The magnesium transporter A is activated by cardiolipin and is highly sensitive to free magnesium in vitro
Anionic phospholipids, particularly cardiolipin (CL) are crucial for in vitro activation of MgtA.

Model illustrating the regulation of Mg2+ uptake by MgtA.
When PhoQ senses low Mg2+free (<50 μM) in periplasm, it phosphorylates PhoP. This activates PhoP and it promotes transcription of the mgtA gene. MgtA protein is targeted to CL-rich region in bacterial inner membrane. Association of MgtA with CL is essential for its activity. MgtA imports Mg2+free available in periplasm to the cytoplasm of bacteria, thereby increasing cytoplasmic Mg2+free concentration. When the cytoplasmic Mg2+free concentration reaches a threshold (~1 mM), MgtA is inhibited both at the transcriptional and the post-translational level.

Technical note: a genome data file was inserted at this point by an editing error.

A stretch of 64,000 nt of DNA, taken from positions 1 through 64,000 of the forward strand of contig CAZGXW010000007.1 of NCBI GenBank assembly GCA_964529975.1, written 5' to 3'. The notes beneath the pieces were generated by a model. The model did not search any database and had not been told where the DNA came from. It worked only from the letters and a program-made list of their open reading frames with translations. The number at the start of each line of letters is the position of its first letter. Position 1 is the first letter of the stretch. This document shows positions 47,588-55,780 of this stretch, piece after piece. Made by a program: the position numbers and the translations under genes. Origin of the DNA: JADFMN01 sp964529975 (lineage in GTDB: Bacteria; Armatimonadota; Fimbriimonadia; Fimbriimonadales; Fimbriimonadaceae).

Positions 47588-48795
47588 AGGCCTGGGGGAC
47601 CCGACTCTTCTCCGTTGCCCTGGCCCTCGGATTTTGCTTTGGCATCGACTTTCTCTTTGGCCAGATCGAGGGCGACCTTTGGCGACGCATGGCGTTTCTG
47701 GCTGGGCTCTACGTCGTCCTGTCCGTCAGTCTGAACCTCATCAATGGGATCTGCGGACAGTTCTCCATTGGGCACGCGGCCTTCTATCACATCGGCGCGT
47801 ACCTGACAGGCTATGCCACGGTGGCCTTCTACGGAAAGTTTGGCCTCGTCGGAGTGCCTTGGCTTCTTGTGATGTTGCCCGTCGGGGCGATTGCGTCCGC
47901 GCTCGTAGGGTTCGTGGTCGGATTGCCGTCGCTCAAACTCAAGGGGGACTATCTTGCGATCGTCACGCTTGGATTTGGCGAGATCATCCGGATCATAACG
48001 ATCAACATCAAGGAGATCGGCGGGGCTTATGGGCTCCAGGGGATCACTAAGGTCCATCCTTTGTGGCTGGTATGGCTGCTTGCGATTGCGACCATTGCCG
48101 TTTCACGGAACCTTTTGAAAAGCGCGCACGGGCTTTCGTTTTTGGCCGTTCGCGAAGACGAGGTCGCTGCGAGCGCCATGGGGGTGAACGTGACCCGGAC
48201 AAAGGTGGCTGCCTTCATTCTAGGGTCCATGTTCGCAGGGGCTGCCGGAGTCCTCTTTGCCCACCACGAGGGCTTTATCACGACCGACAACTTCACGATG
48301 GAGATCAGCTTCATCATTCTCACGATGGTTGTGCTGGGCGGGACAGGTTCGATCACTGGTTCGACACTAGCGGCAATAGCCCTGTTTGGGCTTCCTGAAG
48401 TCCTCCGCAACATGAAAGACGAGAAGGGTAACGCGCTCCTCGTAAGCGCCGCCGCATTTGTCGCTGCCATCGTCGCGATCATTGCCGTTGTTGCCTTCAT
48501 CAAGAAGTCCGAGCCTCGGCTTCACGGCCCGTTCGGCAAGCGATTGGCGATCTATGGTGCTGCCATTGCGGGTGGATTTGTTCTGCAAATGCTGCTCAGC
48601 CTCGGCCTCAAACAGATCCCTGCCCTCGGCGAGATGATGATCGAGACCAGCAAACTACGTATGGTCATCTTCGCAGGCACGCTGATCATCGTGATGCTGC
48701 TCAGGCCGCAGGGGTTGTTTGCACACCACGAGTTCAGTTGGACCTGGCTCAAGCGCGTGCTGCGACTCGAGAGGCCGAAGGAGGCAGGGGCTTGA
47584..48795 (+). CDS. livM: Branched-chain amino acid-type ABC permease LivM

The evolution of cardiolipin biosynthesis and maturation pathways and its implications for the evolution of eukaryotes
Cardiolipin (CL) is an important component in mitochondrial inner and bacterial membranes. Its appearance in these two biomembranes has been considered as evidence of the endosymbiotic origin of mitochondria. But CL was reported to be synthesized through two distinct enzymes--CLS_cap and CLS_pld in eukaryotes and bacteria. Therefore, how the CL biosynthesis pathway evolved is an interesting question.

Its not just an interesting question. Its evidence against the endosymbiotic theory. 

Complex evolution of two types of cardiolipin synthase in the eukaryotic lineage stramenopiles

The chimeric origin of the cardiolipin biosynthetic pathway in the Eukarya domain